What do you do when you hear that the Thesis Whisperer, Dr Inger Mewburn, is coming to town? If you’re my colleague Karen Strickland, you do all you can to tempt her onto the Edinburgh Napier University campus to share with colleagues her enthusiasm for social media as a means of marketing academic research.
I was pleased to be one of the Edinburgh Napier staff who participated at Inger’s excellent session last month on the afternoon of 24th September. Here she led a discussion with academics, PhD students, and marketing staff on how to improve the reach of our work through the strategic use of blogs and Twitter.
Inger structured her session around two presentations:
The afternoon’s discussion began with questioning the reluctance of many academics to market their work, both in general, and through the deployment of social media tools. This is despite a growing body evidence that shows that research output that is made easily accessible online and highlighted by social media is more frequently downloaded and cited than that which is not. (See, for example, “Can tweets predict citations?” – one of the papers highlighted by Professor Blaise Cronin at the Altmetrics Day that I organised in June this year). Of course, given the theme of the workshop, those who had made the effort to attend were keen to develop their use of social media for professional purposes. Indeed some declared that they were already active users and busily tweeted throughout the afternoon using the hashtag #twedinburgh. The rest were determined to become more engaged after taking advice at this session.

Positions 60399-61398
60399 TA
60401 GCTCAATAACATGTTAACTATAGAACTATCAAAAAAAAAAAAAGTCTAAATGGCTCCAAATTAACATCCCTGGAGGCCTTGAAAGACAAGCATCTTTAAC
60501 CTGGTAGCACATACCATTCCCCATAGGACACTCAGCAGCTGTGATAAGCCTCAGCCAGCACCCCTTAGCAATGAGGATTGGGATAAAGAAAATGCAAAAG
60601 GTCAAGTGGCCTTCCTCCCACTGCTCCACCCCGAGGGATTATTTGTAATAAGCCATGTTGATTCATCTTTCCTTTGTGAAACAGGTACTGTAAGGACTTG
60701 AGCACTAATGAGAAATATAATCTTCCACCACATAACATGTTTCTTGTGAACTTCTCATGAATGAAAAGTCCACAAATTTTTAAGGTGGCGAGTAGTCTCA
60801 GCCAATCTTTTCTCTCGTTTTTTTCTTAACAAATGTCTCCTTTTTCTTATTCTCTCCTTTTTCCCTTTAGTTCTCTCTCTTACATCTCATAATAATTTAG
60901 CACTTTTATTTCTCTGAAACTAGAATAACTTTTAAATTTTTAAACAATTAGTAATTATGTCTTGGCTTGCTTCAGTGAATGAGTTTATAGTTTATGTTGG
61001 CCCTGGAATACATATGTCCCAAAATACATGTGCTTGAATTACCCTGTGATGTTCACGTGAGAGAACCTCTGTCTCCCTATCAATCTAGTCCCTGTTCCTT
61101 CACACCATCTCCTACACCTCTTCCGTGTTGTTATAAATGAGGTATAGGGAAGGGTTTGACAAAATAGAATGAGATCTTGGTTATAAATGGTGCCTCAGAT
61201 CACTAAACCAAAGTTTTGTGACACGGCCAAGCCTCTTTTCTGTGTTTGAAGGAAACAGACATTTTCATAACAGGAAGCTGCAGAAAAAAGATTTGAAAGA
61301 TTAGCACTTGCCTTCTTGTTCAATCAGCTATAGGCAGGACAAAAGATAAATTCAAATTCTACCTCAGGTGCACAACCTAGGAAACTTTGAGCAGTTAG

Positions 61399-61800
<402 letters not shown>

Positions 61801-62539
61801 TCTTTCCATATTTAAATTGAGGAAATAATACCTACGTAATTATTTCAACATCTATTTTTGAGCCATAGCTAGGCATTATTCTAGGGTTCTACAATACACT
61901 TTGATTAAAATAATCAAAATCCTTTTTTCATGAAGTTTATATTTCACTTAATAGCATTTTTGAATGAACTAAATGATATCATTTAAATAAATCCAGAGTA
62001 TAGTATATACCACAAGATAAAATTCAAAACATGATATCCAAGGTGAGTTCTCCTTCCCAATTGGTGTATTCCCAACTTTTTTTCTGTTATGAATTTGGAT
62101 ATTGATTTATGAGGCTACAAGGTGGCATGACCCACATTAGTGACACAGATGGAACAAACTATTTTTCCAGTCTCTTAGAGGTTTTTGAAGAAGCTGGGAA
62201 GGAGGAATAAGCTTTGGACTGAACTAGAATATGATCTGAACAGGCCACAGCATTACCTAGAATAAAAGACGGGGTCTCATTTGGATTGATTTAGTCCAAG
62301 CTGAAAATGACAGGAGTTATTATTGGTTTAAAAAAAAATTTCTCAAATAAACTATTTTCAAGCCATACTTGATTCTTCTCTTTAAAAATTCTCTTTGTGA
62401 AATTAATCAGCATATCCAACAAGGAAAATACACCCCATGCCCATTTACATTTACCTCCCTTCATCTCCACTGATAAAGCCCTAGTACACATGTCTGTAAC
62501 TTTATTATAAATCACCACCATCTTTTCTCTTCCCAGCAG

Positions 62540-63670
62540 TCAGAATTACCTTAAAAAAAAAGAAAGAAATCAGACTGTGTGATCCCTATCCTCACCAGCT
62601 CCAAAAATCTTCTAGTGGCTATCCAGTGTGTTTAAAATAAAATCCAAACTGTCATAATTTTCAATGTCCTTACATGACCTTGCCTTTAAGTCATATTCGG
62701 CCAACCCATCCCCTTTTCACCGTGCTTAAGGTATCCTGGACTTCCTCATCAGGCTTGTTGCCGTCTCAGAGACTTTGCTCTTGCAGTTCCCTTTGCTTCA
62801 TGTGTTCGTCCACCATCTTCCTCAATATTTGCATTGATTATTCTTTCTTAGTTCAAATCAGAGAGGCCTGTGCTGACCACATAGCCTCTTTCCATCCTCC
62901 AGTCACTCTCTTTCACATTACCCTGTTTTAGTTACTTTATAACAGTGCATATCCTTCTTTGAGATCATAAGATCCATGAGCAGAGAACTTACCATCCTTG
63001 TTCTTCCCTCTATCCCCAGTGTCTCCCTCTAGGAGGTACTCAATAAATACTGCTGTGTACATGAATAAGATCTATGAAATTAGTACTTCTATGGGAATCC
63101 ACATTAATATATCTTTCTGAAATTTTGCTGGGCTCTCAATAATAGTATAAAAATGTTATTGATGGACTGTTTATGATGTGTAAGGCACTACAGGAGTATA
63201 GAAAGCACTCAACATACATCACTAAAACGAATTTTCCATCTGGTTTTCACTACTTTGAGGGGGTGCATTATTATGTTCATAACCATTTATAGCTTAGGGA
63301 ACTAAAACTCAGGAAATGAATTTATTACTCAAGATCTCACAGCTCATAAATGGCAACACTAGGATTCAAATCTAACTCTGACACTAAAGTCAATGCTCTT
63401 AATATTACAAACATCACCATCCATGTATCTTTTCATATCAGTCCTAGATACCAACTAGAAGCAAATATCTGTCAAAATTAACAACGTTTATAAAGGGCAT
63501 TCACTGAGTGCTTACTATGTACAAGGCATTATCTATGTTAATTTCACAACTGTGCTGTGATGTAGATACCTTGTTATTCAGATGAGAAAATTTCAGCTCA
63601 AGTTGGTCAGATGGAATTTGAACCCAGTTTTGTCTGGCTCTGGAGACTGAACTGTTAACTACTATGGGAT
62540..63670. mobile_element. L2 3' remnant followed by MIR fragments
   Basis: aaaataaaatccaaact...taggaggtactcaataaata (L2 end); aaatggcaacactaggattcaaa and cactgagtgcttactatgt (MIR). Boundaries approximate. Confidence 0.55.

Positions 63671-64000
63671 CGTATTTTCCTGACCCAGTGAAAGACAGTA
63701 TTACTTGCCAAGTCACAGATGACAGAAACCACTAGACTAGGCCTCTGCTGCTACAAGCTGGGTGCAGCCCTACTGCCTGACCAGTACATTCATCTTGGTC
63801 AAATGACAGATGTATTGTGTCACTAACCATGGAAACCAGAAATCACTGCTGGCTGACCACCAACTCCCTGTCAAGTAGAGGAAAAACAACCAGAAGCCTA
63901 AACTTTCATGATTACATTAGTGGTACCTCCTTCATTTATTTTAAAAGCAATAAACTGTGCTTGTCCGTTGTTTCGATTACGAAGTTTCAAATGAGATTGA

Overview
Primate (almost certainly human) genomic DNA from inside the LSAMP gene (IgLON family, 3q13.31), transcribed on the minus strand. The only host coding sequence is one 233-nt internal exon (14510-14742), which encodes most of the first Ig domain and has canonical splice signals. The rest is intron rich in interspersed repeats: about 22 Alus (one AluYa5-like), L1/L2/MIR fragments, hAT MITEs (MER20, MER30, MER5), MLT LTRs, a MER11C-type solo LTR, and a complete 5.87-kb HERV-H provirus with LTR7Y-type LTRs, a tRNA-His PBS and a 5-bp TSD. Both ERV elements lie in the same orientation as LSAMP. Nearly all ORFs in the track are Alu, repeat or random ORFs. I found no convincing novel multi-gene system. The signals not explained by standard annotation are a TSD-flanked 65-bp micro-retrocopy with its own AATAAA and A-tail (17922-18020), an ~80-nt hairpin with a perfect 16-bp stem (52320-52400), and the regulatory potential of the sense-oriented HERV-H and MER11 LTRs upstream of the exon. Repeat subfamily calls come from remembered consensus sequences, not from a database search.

Inger then spoke about some recent research conducted with Professor Pat Thomson in 2012 to investigate why academics blog. This is due to be published in a paper entitled “Academic blogging as an institutional/outstitutional community of practice? An analysis of audiences, purposes and challenges” in a special issue of Studies in Higher Education in 2014.